For the past 30 days on Facebook I have been putting this into practice by basically inviting people to grieve with me, to engage in small moments of remembrance. Some of them have generated deep stories, and I’m sure many more moments of deep reflection have occurred without being shared, as was best for the person experiencing them. After this practice, I am more convinced than ever that this is valuable work because of the way it goes against the grain of the overculture, which doesn’t really know what to do with grief. Someone said to me recently that following a bereavement she grieved “far beyond what was socially acceptable.” That says to me that she needed that grieving and society simply didn’t know what to do with it.

As a result, I ask that we in Wicca and Paganism try to include grieving in our practice, as part of making better ways to work with grief, to make space for it, and to acknowledge the hard work that it is. We have special kinds of awareness to bring to this work, because instead of falling into the simplicity of viewing grief as a linear process, we bring the wisdom of our circles and cycles to bear, and we can make it part of our work at this time of year to grieve again our own losses, as much as we need to, and to grieve with those who are grieving fresh losses – making space, making time, and being willing to dedicate the energy necessary to doing the work of grieving.

Grief is hard work. Let’s do it together. Let’s make it part of our practice.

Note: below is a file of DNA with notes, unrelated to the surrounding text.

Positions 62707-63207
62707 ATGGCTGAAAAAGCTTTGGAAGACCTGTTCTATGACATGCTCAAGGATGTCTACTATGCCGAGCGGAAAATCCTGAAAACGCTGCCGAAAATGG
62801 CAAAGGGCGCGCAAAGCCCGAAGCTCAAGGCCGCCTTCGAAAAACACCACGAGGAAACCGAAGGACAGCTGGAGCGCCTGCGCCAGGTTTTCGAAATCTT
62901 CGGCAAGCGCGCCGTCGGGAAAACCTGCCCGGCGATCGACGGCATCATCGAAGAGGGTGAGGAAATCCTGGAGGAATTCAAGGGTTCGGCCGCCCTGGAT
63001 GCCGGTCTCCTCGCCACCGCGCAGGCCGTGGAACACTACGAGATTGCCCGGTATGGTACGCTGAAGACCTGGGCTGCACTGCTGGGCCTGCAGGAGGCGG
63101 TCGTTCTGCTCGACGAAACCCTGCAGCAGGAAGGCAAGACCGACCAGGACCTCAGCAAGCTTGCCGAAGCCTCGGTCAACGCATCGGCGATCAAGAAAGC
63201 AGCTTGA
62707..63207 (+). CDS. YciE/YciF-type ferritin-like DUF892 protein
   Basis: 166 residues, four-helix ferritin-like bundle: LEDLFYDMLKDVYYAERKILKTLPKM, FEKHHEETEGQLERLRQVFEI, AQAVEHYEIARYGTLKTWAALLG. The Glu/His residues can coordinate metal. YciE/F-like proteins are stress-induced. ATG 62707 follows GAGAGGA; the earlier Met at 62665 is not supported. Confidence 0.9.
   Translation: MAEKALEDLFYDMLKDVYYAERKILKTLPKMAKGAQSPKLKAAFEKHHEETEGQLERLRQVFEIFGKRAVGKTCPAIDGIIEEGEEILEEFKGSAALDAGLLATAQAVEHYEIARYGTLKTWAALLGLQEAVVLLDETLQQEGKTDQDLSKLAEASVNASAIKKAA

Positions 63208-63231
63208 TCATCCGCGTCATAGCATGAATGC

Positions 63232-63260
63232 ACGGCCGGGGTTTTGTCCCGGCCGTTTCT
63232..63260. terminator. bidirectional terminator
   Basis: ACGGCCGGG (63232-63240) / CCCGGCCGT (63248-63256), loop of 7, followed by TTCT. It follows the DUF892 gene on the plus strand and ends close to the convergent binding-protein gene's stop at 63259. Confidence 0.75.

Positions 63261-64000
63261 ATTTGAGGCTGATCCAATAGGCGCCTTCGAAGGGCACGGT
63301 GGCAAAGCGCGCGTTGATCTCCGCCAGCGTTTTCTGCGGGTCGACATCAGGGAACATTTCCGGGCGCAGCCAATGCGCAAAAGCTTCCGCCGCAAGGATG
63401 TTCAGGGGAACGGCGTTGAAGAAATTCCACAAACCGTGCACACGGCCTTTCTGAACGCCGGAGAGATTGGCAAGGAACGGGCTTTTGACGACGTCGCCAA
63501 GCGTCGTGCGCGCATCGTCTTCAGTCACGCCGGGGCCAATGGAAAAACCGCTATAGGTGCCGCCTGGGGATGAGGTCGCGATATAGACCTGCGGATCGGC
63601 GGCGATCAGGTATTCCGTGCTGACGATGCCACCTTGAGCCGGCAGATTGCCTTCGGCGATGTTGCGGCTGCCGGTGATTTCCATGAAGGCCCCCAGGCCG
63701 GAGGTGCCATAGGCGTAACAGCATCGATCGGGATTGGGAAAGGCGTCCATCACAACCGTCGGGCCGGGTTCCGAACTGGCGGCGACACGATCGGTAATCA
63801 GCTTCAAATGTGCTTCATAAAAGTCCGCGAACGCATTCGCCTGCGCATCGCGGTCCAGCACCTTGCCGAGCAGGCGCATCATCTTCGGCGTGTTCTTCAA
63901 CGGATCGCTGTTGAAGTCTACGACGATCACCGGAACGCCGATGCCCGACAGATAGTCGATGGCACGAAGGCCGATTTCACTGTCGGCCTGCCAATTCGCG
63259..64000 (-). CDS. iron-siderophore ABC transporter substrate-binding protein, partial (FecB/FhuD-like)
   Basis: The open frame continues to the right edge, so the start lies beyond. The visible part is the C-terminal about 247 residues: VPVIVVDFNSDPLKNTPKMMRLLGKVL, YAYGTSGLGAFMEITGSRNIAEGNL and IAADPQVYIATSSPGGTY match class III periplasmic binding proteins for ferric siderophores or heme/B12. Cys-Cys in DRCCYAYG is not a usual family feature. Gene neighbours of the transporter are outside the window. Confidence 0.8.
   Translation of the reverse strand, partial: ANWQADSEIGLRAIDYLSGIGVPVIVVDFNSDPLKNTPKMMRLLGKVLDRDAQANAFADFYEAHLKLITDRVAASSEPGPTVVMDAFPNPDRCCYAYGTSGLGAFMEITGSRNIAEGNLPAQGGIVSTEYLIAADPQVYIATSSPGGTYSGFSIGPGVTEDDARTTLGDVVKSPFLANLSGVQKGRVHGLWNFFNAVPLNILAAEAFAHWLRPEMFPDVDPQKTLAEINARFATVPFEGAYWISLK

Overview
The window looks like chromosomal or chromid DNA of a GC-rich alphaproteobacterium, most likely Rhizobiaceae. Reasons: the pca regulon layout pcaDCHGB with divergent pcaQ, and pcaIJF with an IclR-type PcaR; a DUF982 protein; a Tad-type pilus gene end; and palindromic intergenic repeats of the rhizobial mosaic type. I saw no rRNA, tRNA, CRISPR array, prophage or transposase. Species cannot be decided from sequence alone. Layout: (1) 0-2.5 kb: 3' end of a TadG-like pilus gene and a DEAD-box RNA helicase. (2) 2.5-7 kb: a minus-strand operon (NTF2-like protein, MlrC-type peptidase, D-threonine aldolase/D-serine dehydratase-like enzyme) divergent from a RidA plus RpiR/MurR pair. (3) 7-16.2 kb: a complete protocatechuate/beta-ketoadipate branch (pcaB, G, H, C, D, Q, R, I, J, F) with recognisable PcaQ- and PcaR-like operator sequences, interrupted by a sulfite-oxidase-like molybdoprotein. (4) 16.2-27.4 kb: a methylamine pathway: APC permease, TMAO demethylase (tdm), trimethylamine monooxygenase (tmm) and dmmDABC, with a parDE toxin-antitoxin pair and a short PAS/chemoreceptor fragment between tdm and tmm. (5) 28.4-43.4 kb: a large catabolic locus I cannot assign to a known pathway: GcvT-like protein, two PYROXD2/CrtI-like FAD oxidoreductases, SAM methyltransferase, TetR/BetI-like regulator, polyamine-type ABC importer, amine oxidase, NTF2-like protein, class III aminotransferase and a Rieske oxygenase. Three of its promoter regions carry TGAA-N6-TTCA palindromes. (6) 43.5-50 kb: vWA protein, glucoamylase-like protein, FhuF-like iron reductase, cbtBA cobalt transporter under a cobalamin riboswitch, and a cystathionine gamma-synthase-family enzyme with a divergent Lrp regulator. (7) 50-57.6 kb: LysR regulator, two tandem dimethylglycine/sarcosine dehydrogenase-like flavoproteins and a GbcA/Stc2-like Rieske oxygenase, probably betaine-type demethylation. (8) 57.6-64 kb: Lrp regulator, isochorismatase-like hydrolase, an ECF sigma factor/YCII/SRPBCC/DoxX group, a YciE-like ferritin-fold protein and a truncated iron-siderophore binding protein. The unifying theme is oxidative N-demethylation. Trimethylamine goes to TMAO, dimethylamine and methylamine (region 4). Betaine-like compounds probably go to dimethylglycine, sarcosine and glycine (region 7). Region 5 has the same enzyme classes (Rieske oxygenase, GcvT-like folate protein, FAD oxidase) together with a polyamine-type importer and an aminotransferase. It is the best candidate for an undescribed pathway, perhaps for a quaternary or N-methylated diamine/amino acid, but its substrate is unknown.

Posted in Pagan, theaology | Tagged , , ,

Mabon – Element of Water

Continuing the series I started a few years ago, I’d like to spend time this Mabon focusing on the Element of Water. As we continue to travel around the Wheel of the Year, we have come to the season of autumn and the western direction, both of which are associated with Water in my system of correspondences.

Water is represented in the Tarot by the suit of Cups, which is associated with emotions and relationships. Anything having to do with feelings, both internal and external, is in the domain of Water. These cards represent a multiplicity of emotions, from the joy of love to the nostalgia of childhood and also the ennui of depression and the ambivalence of setting out on a new path. In trying to represent such a wide range of emotional states, the Cups are both inviting and challenging cards to work with.

This makes them – and the whole metaphor of Water – a good place for reflection. Water itself is reflective, but not always perfectly so, and it is most reflective when it is still. But at the same time, water, like our emotional state, is seldom still, and that’s a good thing, because motion prevents stagnation with both water and emotions. Reflection is important, but it’s easy to get caught up in that reflection, like Narcissus, and stay caught there. The way to stay healthy is to balance the right amount of movement and stillness together.